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•   Betty Doe (Jones)  2/16
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Norwood High School
Class Of 1962











The Grand Lady of Sherman Avenue
I took a slow walk around our old high school to look deeply into her soul and see what kind of vibrations I could feel as I looked at her carefully for the first time in my 70 years. I was amazed at the classic beauty of the building itself. The sunlight glistened off of Rookwood tiles that encircled her just below the bricks in her crown. Bas relief Gothic goddesses were the sentinels standing watch over the ramparts of the various entrances. The main stairway was wide and inviting as if welcoming to all…..
But then a voice seemed to say to me “Enter here at your own peril; for those who do will be forever changed.” I remembered that we met a Mr. Shakespeare who would teach us that “the evil that men do lives after them; the good is oft interred with their bones-----so let it be with Caesar.” Later, we would be reading about the campaigns of Caesar------in Latin. In physics class we would be introduced to Isaac Newton--------then in math, we would be introduced to an invention of his------a form of mathematics called calculus.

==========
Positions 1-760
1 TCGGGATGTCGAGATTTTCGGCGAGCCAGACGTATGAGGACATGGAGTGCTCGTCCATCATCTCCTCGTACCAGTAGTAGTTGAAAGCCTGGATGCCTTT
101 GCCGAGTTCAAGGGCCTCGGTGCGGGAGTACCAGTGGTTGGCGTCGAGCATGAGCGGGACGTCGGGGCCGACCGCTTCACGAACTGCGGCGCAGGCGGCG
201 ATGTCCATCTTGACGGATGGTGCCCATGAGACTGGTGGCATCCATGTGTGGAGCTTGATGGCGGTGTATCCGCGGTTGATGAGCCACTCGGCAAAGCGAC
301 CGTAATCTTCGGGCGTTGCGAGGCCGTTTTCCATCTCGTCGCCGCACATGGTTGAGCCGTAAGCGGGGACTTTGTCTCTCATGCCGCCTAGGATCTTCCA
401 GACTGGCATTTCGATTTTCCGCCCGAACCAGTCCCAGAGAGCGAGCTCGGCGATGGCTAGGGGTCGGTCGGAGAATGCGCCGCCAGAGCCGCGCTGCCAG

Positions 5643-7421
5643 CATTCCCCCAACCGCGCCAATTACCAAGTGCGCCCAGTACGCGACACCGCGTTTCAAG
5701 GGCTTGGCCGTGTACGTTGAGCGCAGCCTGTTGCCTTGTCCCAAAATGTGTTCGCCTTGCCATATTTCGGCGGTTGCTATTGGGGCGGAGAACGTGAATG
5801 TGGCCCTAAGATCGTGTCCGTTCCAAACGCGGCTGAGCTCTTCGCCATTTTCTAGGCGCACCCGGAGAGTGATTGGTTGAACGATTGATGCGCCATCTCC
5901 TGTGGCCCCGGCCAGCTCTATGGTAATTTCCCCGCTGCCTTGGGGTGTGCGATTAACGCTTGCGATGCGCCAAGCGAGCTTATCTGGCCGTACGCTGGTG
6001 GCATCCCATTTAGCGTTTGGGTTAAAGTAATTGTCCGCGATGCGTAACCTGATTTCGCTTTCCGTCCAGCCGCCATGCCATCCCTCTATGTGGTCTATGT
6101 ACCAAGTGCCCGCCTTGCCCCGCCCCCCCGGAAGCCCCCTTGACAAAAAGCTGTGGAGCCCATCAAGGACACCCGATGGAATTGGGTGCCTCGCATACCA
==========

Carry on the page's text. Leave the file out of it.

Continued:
My mind was racing a mile a minute as I realized how all of this classical form of education was integrated together to give the students a foundation to equip them to enter the world and be ready to become a part of society. And oh, how the students of Norwood High School assimilated into this world. We have had more than our share of doctors, lawyers, and other professional people. We have had pro athletes, movie stars, politicians, and educators at all levels. We have had artists, musicians, and theologians. Soldiers from NHS have bled on the beaches of the islands of the pacific, the coasts, mountains, and plains of Europe, the cold mountains of Korea, the waters, swamps, and highlands of Vietnam, and every military engagement right up to the present day. We have had captains of ships, aircraft pilots, tank commanders and every other job required by those who would answer the call of their country.
It was as if the building was trying to relay some deeper meaning to me----- as if in some symbolic way it was saying “I am not alive; but I give life. Each of my bricks when taken separately has no meaning. But stacked together, they provide an environment that gives purpose to chance.”
I walked away with a deeper respect and affection for my Alma Mater. May the grand lady of Sherman Avenue stand for another hundred years and touch and bless the lives of countless future generations.
William R. Wallace NHS’62